Angels and Orthodoxy 978-3-16-151339-8 - Mohr Siebeck
Theology

R.M.M. Tuschling

Angels and Orthodoxy

A Study in their Development in Syria and Palestine from the Qumran Texts to Ephrem the Syrian

[Engel und Orthodoxie. Eine Untersuchung ihrer Entwicklung in Syrien und Palästina von den Qumran Texten bis zu Ephraim dem Syrer.]

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Considering a wide range of ancient sources both Jewish and Christian, Ruth Tuschling analyzes the relationship between angel ideas and the concept of orthodoxy, and also considers the question whether angels are dangerous to monotheism or rather supportive. The study also demonstrates the continuity of angel ideas from Judaism to Christianity.
Ruth Tuschling considers the relation between ideas about angels, especially their function within a monotheistic belief system, and the development of a sense of what it means to be orthodox, in both Judaism and Christianity, from the time of the Dead Sea Scrolls to the late fourth century AD, geographically limited to Syria and Palestine. The first chapter contains an historical overview of angelological concepts in Judaism, before the exile in Babylon, after the exile, and after the rise of Christianity. Here the author also gives an analysis of key vocabulary and modern categories of angels, e.g. archangel, principal angel, hypostasis. She exemplifies her findings in three case studies in chapter two: Qumran, especially the Songs of the Sabbath Sacrifice, Origen, Ephrem the Syrian. The liturgical chapter three considers the Qedushah and sanctus, noting the Jewish origin of the 'heaven and earth are full...' expansion. Both are characterized as a liturgical call and response, in a two-part structure; the extant forms survive out of a great variety, both Jewish and Christian. The idea of sacred time and sacred space are linked with the parallel worship of earth and heaven; priests and angels are seen as comparable sacred persons in their liturgical function. In conclusion, angels' theological function is seen to support orthodoxy by modelling the right practice, and hence belief, towards God.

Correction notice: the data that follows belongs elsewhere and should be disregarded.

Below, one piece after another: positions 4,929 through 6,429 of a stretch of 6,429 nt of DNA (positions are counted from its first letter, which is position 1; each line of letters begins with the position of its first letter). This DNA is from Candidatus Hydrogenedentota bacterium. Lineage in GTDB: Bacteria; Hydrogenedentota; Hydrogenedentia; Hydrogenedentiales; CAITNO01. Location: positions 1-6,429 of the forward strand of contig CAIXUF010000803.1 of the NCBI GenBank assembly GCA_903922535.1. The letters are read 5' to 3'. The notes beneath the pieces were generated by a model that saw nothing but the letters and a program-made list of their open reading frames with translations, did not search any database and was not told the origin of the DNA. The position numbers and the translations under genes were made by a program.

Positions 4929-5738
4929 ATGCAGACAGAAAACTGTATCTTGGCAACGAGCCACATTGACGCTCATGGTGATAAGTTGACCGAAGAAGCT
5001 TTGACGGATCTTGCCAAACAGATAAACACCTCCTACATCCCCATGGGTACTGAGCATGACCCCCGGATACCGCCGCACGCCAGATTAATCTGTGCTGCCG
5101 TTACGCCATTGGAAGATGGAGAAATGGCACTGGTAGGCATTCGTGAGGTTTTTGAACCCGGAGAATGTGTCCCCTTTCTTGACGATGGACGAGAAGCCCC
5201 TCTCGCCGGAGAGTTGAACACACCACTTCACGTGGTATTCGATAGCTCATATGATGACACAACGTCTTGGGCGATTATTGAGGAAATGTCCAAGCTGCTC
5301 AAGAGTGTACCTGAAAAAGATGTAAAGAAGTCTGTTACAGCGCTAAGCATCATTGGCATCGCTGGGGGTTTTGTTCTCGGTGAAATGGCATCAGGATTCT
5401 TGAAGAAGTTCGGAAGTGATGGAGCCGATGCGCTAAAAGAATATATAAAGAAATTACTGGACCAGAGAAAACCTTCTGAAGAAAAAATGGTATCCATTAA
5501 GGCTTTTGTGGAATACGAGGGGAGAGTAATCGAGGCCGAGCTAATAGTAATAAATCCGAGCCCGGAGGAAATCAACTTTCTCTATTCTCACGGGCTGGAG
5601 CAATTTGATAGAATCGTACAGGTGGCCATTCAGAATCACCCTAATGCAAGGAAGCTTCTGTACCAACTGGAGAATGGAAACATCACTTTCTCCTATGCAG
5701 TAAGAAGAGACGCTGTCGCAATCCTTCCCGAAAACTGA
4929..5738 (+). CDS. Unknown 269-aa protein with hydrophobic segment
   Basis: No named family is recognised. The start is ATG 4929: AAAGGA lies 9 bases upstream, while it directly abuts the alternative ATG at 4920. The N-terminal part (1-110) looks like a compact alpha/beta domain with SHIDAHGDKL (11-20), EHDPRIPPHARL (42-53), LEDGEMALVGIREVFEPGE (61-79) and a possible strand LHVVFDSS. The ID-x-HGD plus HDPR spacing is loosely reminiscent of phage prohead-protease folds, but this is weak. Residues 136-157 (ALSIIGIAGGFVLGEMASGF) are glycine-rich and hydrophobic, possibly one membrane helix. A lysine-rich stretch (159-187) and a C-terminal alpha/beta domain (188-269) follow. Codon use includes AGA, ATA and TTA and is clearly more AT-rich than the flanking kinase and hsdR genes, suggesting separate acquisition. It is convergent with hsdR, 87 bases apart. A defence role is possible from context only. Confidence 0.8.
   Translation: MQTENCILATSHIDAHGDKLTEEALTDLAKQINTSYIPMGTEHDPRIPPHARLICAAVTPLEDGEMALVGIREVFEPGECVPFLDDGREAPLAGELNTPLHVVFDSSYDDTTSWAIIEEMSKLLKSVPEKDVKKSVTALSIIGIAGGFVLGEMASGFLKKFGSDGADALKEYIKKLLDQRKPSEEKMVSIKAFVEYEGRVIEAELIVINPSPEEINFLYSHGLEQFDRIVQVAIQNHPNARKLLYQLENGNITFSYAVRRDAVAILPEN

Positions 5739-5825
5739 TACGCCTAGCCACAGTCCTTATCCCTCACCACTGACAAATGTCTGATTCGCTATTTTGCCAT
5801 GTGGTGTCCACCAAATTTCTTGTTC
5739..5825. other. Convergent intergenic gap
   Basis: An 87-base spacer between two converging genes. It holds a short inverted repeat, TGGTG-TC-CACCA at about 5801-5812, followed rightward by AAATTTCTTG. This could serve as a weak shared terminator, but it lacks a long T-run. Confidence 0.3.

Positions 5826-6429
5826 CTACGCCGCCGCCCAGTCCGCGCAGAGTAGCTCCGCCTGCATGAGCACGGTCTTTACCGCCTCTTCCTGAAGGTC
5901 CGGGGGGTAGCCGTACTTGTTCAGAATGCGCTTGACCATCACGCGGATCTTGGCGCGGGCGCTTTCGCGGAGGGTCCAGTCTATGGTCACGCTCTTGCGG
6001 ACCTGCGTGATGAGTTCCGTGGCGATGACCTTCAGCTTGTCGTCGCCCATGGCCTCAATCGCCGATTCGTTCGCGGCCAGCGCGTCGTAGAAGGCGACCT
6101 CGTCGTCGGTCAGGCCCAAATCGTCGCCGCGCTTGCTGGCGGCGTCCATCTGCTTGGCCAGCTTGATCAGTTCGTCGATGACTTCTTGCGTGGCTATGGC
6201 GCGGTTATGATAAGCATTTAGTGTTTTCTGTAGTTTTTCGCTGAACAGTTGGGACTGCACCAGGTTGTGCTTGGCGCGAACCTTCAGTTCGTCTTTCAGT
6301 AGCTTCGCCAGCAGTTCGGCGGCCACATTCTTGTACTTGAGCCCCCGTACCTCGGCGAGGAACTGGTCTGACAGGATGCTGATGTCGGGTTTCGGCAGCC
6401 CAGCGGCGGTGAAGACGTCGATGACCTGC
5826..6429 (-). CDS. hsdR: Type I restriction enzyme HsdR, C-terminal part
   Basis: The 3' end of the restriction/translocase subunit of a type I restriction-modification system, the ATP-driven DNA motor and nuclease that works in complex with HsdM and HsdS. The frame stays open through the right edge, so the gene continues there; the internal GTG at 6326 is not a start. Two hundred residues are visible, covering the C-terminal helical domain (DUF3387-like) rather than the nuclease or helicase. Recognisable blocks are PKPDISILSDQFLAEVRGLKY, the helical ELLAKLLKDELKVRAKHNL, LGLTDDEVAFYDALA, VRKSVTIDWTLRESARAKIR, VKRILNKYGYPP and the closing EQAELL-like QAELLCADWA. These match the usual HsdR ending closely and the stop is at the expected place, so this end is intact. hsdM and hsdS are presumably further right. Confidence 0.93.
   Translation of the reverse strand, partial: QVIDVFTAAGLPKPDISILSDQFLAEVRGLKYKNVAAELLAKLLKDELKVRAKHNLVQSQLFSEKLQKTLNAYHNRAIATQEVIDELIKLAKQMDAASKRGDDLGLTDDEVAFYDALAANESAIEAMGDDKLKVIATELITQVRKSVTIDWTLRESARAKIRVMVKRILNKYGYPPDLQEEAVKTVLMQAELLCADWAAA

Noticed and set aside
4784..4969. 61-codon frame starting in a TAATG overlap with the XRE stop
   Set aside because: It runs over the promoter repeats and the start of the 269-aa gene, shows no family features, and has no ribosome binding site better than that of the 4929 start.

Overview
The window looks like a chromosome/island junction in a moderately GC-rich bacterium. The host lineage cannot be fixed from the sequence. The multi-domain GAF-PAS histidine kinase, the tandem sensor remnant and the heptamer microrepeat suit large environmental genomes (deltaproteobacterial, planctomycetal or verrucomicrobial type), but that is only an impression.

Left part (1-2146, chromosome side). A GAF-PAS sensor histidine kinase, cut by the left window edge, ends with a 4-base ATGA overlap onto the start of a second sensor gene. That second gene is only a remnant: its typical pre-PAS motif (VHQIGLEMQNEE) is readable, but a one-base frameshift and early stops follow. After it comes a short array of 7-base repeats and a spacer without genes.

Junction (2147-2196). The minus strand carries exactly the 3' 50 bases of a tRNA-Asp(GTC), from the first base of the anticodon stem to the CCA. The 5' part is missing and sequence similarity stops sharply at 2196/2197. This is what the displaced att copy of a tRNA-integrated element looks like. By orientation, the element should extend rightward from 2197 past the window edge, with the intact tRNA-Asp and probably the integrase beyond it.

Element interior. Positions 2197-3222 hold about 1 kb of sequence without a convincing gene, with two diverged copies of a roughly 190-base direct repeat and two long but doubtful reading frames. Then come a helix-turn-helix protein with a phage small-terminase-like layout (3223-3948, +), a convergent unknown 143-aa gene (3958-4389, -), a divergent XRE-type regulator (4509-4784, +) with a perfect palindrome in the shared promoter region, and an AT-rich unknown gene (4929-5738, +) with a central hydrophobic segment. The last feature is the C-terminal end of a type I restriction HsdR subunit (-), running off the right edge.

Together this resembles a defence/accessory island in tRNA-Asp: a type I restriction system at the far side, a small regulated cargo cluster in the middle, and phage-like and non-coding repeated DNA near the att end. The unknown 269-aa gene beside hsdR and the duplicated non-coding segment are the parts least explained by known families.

Authors/Editors

R.M.M. Tuschling Born 1965; studied classics at Freiburg im Breisgau; ordination training for the Anglican priesthood at Westcott House, Cambridge, including study for Cambridge BA curate in London; 2004 PhD (Cambridge); novice of Burford Priory (Anglican Benedictine religious community).

Reviews

The following reviews are known:

In: Journal for the Study of the OT — 32.5 (2008), S. 236 (M. Barker)
In: International Review of Biblical Studies — 53 (2006/07), S. 1828
In: Mayeutica — 33 (2007), S. 258–259 (Enrique Eguiarte)
In: Theologische Rundschau — 74 (2009), S. 153–155 (Michael Tilly)
In: New Testament Abstracts — 52 (2008), S. 216
In: Orientalia Christiana Periodica — 75 (2009), S. 246–248 (S. Brock)
In: New Testament Abstracts — 52 (2008), S. 216
In: Revue d'histoire et de Philosophie Religieuses — 88 (2008), Heft 3 (Ch. Grappe)
In: Adamantius — 16 (2010), S. 545–547 (Andrea Nicolotti)
In: Review of Biblical Literature — http://bookreviews.org/pdf/6565_7108.pdf (12/2009) (Jan G. van der Watt)
In: Welt und Umwelt der Bibel — 2008, Heft 4, S. 77 (Nur Bibliographie)
In: Journal of Religion — 90 (2010), S. 102–104 (Jorunn J. Buckley)